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Town House News
Welcome!

To Our Town House Friends & Family,

In these past months of the Covid crisis, while I haven't been in the store for all the usual wonderful conversations with customers, I've been reminded of just what a treasure it is to read a book with a friend.  As the weather drives us indoors and allows for even less social contact, it can be especially fulfilling to read along with someone else, sharing the joy of language, insights and characters.  It doesn't have to be a formal book group, just grab a good friend and a great book and embark on a new adventure together.

Try our latest deeper dive series for some reading ideas!

Heidi Schmidt 
heidi@townhousebooks.com 
Manager/Buyer 
Town House Books

Deeper Dives Series
Literary Fiction (from Heidi)
Taking a walk.  Such a simple yet profound way to experience the world while at the same time allowing our minds to ruminate within a unique kind of solitude.  I am currently rereading Teju Cole's brilliant novel Open City and marveling again at all he is able to convey as his protagonist takes long walks through New York City as a way to assuage his busy yet lonely life.  This led me to think of other wonderful "walking" books like Lillian Boxfish Takes a Walk by Kathleen Rooney, quite different in tone, but another inventive novel that explores the life of an aging woman whose memories are piqued as she traverses the environs of Manhattan one New Year's Eve. The novel is based upon the remarkable real life of Margaret Fishback and carries the reader through the decades of the 1930's to the present in a delightful and inspiring way.  One last walking book to mention for adults and adolescents alike is What I Leave Behind by Alison McGhee.  A teenage boy who has recently experienced a deep loss is left alone while his mother must work night shifts.  He finds solace and surprising connections through his late night rambles.

For a deeper dive into books about wallking here are a few other noteworthy companions:
Favorite Books for Kids!
A favorite children's author at Town House is Patricia Toht.  Her seasonal books Pick a Pumpkin and Pick a Pine Tree are perfect family read-alouds for every age.  She also has a gorgeous love letter to London called All Aboard the London Bus that explores the many exciting things to see and do in the city.  And, most recently, a timely and important book called Dress Like a Girl that encourages young girls to have fun dressing up for whatever they can imagine themselves becoming.  All of her books are beautifully illustrated and incorporate a lighthearted and delightful rhyme scheme.  For more of our favorites visit Featured Picture Books and Exciting New Books for Kids.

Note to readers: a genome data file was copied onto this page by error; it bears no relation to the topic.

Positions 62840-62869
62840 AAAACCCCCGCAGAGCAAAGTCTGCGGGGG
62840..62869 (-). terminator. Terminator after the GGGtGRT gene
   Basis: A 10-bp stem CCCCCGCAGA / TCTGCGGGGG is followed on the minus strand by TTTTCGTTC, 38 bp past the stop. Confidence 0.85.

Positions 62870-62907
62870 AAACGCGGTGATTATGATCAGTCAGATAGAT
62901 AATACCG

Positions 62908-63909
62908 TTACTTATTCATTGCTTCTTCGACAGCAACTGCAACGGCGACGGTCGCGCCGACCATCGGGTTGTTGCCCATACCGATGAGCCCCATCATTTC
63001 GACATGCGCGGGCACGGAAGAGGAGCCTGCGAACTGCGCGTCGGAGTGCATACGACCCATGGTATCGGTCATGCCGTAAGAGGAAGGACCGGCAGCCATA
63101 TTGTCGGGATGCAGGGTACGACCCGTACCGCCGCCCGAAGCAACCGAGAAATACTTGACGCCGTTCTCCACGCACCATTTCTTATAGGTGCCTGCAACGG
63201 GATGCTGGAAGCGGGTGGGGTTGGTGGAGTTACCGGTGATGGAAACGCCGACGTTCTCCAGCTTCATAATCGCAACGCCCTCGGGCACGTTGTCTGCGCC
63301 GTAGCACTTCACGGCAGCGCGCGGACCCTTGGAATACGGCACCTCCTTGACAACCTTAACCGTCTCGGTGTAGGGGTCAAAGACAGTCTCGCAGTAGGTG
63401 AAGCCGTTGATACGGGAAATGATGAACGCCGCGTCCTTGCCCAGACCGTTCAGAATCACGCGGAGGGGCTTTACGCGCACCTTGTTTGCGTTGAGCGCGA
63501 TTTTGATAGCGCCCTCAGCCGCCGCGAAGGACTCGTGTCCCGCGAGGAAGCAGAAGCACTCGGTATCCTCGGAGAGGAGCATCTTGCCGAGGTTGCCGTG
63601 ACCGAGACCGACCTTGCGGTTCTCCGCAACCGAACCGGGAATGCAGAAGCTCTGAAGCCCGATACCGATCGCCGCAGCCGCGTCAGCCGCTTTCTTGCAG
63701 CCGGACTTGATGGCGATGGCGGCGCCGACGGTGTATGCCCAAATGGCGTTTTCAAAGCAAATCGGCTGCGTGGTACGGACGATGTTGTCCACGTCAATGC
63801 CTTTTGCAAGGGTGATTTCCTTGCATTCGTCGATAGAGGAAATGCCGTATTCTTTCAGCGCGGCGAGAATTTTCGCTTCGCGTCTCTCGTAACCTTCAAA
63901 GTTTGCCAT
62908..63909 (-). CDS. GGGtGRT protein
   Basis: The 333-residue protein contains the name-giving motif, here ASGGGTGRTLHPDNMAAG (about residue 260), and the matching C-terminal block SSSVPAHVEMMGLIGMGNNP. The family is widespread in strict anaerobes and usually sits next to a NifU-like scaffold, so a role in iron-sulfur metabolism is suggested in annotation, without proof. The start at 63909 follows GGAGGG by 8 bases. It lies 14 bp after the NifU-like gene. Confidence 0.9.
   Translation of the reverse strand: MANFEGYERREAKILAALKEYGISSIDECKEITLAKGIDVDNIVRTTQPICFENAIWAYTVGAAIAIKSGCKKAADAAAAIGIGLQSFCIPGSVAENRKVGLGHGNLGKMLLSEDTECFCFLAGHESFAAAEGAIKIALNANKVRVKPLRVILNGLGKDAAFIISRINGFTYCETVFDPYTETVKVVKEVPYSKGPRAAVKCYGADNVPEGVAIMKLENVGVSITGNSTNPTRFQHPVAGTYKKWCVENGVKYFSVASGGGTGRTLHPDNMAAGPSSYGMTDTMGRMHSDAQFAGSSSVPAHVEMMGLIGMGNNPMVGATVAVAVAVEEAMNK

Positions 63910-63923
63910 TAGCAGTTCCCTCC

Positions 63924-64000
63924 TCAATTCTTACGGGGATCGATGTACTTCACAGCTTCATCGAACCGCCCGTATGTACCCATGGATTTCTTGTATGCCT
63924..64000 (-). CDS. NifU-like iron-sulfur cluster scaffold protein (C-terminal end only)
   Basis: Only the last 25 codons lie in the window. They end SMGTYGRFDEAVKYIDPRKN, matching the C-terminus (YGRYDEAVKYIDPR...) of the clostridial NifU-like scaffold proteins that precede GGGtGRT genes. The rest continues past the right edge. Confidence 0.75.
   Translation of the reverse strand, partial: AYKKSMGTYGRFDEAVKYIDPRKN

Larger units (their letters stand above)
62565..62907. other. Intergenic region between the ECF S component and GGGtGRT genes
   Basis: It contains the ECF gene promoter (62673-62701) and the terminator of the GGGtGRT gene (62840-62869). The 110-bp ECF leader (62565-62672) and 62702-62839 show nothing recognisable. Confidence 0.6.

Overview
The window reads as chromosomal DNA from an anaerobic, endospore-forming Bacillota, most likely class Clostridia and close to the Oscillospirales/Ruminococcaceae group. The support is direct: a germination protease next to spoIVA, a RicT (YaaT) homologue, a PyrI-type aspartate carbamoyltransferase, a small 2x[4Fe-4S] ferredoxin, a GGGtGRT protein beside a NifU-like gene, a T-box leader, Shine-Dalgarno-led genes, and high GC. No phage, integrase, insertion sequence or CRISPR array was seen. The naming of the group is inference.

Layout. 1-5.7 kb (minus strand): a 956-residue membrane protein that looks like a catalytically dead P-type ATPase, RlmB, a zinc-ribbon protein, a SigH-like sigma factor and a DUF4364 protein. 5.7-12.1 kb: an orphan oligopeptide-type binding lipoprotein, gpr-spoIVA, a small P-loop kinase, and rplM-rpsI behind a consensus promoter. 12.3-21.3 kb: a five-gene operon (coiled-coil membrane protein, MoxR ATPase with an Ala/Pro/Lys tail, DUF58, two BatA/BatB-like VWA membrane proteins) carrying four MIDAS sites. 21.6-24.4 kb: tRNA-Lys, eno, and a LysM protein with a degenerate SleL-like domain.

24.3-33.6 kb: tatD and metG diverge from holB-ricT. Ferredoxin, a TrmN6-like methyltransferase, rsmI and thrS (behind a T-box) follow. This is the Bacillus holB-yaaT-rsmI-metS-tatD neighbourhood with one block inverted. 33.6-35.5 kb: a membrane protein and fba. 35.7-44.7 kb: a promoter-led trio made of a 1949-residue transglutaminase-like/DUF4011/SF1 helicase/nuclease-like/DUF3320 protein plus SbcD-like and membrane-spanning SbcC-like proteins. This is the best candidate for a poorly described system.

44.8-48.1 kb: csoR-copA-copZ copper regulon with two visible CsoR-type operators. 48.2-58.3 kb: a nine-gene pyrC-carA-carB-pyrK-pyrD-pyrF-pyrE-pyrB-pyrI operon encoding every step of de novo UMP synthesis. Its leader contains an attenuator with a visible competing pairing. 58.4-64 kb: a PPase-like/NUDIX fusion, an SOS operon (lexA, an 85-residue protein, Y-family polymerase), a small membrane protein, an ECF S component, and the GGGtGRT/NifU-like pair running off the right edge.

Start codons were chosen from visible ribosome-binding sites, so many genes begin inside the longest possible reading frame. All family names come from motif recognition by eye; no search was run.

Armchair Shopping for the Holidays

As we enter the holiday season, part of our work as booksellers is to create great lists on our Bookshop store that will help you find just the right gifts for all of your friends and family.  Experience has taught us that, as we read deeply and broadly, we are able to help you find gems that aren't always brand new or on the bestseller lists.  Of course, if you need to see what’s hot off the press, we have you covered there as well. Check out the first installment of our holiday shopping guide and make your shopping a little easier!

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On The Front Counter

Catherine
Johnson

This lovely book takes readers through the planning, design, and realization stages of creating wildlife habitats, using ecologically sound gardening and landscaping techniques, and 46 projects for housing and feeding birds, insects, reptiles, amphibians and mammals. 
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Julia Child

"If you're afraid of butter, use cream." So decrees Julia Child, the legendary culinary authority and cookbook author who taught America how to cook--and how to eat.  This delightful volume of quotations compiles some of Julia's most memorable lines on eating--"The only time to eat diet food is while you're waiting for the steak to cook."
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Amy Newbold 

A big, brightly colored, playful introduction to various important painters and art movements.  If someone asked you to paint a snowman, you would probably start with three white circles stacked one upon another. Then you would add black dots for eyes, an orange triangle for a nose, and a black dotted smile. But if Picasso painted a snowman...
read more >>
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